In contrast to figures from lower elevations, the Ordenanza indicates an average of 55.3 taxpayers in each of six mitima serrano towns; since the tasa does not differentiate mitimas serranos, it is impossible to arrive at any estimate based on that source. The mitimas serranos were concentrated in the center of the province: three of their six towns were located on the Inca road between Cajabamba and Huamachuco; one was located somewhat to the east of the main road, in the upper Chusgón drainage; and Huamachuco and Santiago de Chuco each had mitimas serranos resident in them. The concentration of highlanders would, again, seem to reflect an Inca strategy of controlling the heart of the province by controlling the major roads.

    While Espinoza's (1974: 25) list of mitima groups is based on seventeenth-century sources, at least some of the groups are referred to in earlier documents. Espinoza himself (1970) provides further documentation for one group, the Huayacuntus, who were moved south to Huamachuco from the area around Huancabamba and Ayabaca by Topa Inca; they were weavers and were apparently located in two locations, to the north and south of Huamachuco. We have not had the opportunity to examine the documents relating to the Residencia of González de Cuenca ourselves, but Eric Deeds, while working as a research assistant for the Huamachuco Project, prepared a brief report; only mitimas from Chachapoyas and Incas from Cuzco are clearly identified. The Incas may have been brought to Huamachuco from Canco in the valley of Jaquijahuana (cf. Rowe 1946: 189); Juan de San Pedro (1992: 186) states that the mitimas Incas Orejones from Cuzco brought a huaca (idol) with them, a small, black plumb-bob-shaped stone called Topallimillay; Cristóbal de Albornoz (Duviols 1967: 27) states that the Indians of Canco had a huaca called Llimillay, which consisted of several stones. The presence of Cañaris in Huamachuco is confirmed by the González de Cuenca Ordenanza as already discussed. The only yunga group whose derivation is securely known to us is a group from Paiján in the Chicama Valley, which was resettled in Chuquibamba, apparently to serve some colcas located there.3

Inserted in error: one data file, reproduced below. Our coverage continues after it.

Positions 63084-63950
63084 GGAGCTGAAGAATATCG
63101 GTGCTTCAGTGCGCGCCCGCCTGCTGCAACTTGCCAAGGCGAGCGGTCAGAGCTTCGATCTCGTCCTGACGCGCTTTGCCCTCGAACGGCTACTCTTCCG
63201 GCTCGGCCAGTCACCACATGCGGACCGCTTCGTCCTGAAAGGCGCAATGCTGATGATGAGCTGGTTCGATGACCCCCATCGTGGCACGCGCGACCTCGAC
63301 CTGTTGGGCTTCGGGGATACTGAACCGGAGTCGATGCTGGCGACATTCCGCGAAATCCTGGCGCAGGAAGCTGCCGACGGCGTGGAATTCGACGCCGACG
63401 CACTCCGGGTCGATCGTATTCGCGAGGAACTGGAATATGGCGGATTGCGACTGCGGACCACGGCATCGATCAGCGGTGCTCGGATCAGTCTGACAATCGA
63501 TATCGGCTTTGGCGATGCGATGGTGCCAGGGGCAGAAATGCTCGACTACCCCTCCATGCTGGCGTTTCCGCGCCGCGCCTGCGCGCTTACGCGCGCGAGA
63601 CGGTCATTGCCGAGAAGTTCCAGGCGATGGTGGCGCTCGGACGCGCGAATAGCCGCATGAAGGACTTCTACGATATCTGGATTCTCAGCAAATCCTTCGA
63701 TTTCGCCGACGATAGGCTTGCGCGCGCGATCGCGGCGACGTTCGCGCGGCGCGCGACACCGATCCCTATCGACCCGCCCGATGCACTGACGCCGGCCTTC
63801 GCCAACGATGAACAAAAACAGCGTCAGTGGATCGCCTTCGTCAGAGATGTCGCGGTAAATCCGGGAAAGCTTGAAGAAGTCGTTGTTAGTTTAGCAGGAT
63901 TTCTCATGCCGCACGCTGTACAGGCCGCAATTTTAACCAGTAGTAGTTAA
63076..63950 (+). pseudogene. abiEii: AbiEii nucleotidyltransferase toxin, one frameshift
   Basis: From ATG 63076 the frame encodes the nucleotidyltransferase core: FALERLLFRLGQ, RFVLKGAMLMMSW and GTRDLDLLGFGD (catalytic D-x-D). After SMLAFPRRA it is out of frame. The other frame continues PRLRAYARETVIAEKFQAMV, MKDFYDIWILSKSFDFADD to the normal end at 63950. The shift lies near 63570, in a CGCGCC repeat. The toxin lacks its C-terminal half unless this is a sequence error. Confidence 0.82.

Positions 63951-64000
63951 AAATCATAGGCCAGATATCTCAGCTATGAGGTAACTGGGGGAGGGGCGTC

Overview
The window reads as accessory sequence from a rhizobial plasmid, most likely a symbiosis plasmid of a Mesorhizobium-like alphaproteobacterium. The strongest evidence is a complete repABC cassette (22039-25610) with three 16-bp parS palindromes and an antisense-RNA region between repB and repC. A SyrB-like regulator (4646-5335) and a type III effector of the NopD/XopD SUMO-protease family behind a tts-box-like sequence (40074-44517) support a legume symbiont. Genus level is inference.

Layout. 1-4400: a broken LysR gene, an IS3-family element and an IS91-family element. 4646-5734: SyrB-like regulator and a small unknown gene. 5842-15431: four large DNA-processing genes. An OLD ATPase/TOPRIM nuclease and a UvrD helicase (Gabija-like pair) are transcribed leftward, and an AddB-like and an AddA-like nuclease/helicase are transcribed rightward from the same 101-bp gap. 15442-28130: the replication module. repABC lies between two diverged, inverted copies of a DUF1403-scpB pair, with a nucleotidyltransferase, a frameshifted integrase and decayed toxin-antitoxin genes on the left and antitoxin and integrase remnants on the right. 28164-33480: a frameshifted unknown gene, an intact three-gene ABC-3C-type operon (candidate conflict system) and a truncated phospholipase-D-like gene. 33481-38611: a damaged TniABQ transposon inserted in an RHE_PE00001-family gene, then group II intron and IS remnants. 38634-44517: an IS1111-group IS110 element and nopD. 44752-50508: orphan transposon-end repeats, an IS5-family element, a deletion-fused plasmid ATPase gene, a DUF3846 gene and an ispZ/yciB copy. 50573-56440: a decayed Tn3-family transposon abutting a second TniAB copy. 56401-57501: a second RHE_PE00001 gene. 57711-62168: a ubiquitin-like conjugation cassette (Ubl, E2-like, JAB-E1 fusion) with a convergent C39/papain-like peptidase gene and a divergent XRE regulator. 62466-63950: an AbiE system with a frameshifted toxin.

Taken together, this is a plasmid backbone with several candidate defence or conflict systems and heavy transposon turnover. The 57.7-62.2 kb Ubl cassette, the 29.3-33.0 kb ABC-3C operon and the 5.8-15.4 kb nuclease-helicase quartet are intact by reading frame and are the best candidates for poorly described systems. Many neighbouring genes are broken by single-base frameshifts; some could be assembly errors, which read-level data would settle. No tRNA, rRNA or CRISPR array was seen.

Our field surveys are not sufficiently extensive to allow us to say whether the local population was always removed to other provinces in order to make room for these mitimas or whether in some cases the mítimas were settled on lands which had been underpopulated. The only reference we have located regarding the resettlement of the Huamachuco population is in the Relaciones Geográficas de Indias (Perú) (Jiménez de la Espada 1965: tomo 184: 255) which identifies mitimas from Huamachuco in the province of Chimbo, Ecuador. This account, written in 1581, indicates that there were 301 mitimas ("souls") from Huamachuco in the town of Azancoto, where they were mixed with mitimas from Cajamarca, Huambos, and "many other places." The association of mitimas from Huambos, Cajamarca, and Huamachuco is interesting because it suggests that the Incas may have considered these three provinces as one large administrative unit (huaman), as the Spanish later did.